Data and Methodological Issues in Assessing Multimodal Transportation Impacts for Urban Development

Kristina Currans, Portland State University

Summary:

In 1976, the Institute of Transportation Engineers (ITE) compiled their first Handbook of guidelines and methods for evaluating development-level transportation impacts, specifically vehicular impacts (Institute of Transportation Engineers 1976). Decades later, these methods— essentially the same as when they were originally conceived—are used ubiquitously across the US and Canada. Only recently, with the guidelines in its third edition of the ITE’s Trip Generation Handbook (Institute of Transportation Engineers 2014) new data and approaches been adopted—despite substantial evidence that questions the accuracy of older data (Clifton, Currans, and Muhs 2012; Shafizadeh et al. 2012; Weinberger et al. 2015), automobile bias (Clifton et al. 2012; Millard-Ball 2015; Manville 2017), and lack of sensitivity to urban contexts (Currans and Clifton 2015; Ewing et al. 2011; Schneider, Shafizadeh, and Handy 2015; Weinberger et al. 2015). 

This dissertation contributes to this literature by focusing on the data, methods, and assumptions so commonly included in development- or sitelevel evaluation of transportation impacts. These methods are omnipresent in development-level review—used in transportation impact analyses or studies (TIAs/TISs) of vehicular or mode-based impacts, vehicle miles traveled (VMT) and estimates of emissions, scaling or scoping development size, and evaluating transportation system development, impact or utility fees or charges. However, few have evaluated the underlying characteristics of these foundational data—with few exceptions (Shoup 2003)—this manuscript takes aim at understanding inherent issues in the collection and application of ITE’s data and methods in various urban contexts. 

This manuscript includes a compiled dissertation, four papers written consecutively. The first, evaluates state-of-the-art methods in Chapter 2— identifying gaps in the literature. Two such gaps are explored in Chapter 3 and Chapter 4. In Chapter 3, a larger implicit assumption present in ITE’s methods—that the existing land-use taxonomy is an optimal and accurate way to describe land use and segment data. Results indicate a simplified taxonomy would provide substantial reductions in cost corresponding with a minor loss in the model’s explanation of variance. Following, Chapter 4 explores a common assumption that requires ITE’s vehicle trips be converted into person trips and applied across contexts. The results point to the need to consider demographics in site-level transportation impact analysis, particularly to estimate overall demand (person trips, transaction activity) at retail and service development.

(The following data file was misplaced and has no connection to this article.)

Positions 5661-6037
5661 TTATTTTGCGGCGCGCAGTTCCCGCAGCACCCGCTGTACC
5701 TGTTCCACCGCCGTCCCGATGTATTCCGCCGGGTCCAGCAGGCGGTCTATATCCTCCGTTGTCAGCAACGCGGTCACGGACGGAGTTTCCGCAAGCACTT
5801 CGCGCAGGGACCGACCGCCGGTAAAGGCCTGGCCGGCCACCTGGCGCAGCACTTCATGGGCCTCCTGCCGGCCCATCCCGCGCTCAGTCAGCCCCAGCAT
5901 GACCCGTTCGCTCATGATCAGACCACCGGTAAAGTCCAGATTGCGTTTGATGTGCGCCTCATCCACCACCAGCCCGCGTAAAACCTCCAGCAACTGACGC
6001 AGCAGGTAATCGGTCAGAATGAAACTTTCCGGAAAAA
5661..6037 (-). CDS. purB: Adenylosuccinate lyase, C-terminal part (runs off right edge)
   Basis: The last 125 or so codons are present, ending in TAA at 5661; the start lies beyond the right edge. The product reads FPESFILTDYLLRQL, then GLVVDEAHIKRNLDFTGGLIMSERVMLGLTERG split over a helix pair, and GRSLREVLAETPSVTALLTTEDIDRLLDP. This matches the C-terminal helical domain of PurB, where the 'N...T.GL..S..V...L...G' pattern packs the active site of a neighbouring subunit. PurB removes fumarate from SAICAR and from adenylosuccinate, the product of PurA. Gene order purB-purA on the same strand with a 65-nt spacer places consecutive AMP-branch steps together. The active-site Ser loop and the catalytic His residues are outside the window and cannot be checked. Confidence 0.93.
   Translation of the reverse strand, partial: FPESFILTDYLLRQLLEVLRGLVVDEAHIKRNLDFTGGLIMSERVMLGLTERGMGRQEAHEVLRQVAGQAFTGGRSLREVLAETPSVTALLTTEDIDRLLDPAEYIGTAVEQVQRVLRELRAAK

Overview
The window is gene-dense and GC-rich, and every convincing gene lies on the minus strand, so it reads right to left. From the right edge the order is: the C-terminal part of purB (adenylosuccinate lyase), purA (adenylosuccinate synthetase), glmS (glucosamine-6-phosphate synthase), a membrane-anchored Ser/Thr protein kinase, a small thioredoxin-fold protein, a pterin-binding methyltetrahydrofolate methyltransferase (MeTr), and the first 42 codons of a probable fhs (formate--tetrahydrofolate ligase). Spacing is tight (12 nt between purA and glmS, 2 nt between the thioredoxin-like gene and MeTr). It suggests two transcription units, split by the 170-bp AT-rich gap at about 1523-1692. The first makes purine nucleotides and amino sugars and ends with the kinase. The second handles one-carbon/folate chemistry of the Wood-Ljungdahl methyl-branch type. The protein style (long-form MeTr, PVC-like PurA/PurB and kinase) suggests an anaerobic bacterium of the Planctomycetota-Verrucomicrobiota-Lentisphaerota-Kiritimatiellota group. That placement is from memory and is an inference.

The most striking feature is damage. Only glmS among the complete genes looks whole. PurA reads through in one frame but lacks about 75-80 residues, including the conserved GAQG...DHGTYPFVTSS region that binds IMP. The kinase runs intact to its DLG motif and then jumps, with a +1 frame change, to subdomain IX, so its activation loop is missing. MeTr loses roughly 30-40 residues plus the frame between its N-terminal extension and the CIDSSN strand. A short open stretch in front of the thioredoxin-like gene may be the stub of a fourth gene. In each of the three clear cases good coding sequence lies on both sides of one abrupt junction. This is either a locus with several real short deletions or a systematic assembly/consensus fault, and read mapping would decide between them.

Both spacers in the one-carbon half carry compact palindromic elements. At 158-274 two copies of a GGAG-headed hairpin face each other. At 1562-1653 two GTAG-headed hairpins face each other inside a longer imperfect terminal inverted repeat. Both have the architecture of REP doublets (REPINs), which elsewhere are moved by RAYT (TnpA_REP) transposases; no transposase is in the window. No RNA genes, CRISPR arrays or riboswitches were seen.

In Chapter 5, the findings from this research and previous studies are extrapolated to evaluate and quantify the potential bias when temporal, special, and social contexts are ignored. The results indicate the compounding overestimation of automobile demand may inflate estimation by more than 100% in contexts where ITE should be applicable (suburban areas with moderate incomes). In the conclusions (Chapter 6), the implications of this work are explored, followed by recommendations for practice and a discussion of the limitations of this research and future work.

Impacts:

Both parts of my dissertation will influence the way that trip generation data are treated. In the first part (transaction counts), this analysis will provide support for how transportation activity is treated in practice. The second part (variation in trip rates across land use categories), will provide statistical support for defining land use categories. The concluding chapter will provide an overview of compounding propagation of issues identified, outlining guidance for agencies in how to identify and treat said issues where possible.

Project Details

Project Type:
Dissertation
Project Status:
Completed
End Date:
June 30,2017
UTC Grant Cycle:
Natl Dissertation Fellowships Spr. '16
UTC Funding:
$15,000

Other Products

  • Data and Methodological Issues in Trip Generation Estimation for Impact Analyses of Urban Land Development (PRESENTATION)
  • Currans, Kristina M. (2017). Issues in Trip Generation Methods for Transportation Impact Estimation of Land Use Development: A Review and Discussion of the State-of-the-Art Approaches. Forthcoming in Journal of Planning Literature. Accessible at http://journals.sagepub.com/doi/full/10.1177/0885412217706505. (PUBLICATION)
  • Issues in Trip Generation Methods for Transportation Impact Estimation of Land Use Development: A Review and Discussion of the State-of-the-Art Approaches (PRESENTATION)
  • Contextual Effects On Overall Activity at Food Retail Establishments in Portland, Oregon: A Count-Based Multilevel Model of Repeated Transaction Count Measures to Improve Transportation Impact Analyses (PRESENTATION)
  • Institute of Transportation Engineer’s Expert Panel on Urban Trip Generation. Urban and Person Trip Generation. White Paper published by Institute of Transportation Engineers, (forthcoming, 2016). (PUBLICATION)
  • Data and Methodological Issues in Assessing Multimodal Transportation Impacts for Urban Development: A Review of the State-of-the-art and State-of-the-practice (PRESENTATION)
  • Bochner, Brian S.; Currans, Kristina M.; Dock, Stephanie P.; Clifton, Kelly J.; Gibson, Patrick A.; Hardy, Daniel K.; Hooper, Kevin, G.; Kim, Lee-Jung; McCourt, Ransford, S.; Samdahl, Donald R.; Sokolow, Gary, H.; Tierney, Lisa F. Advances in Urban Trip Generation Estimation. Institute of Transportation Engineer’s Journal, (2016). (PUBLICATION)
  • Improving Multimodal Transportation Impact Methods for Livable Communitie (PRESENTATION)
  • Transforming Transportation Impact Analysis: A New Vision for Coordinating Transportation and Land Use (PRESENTATION)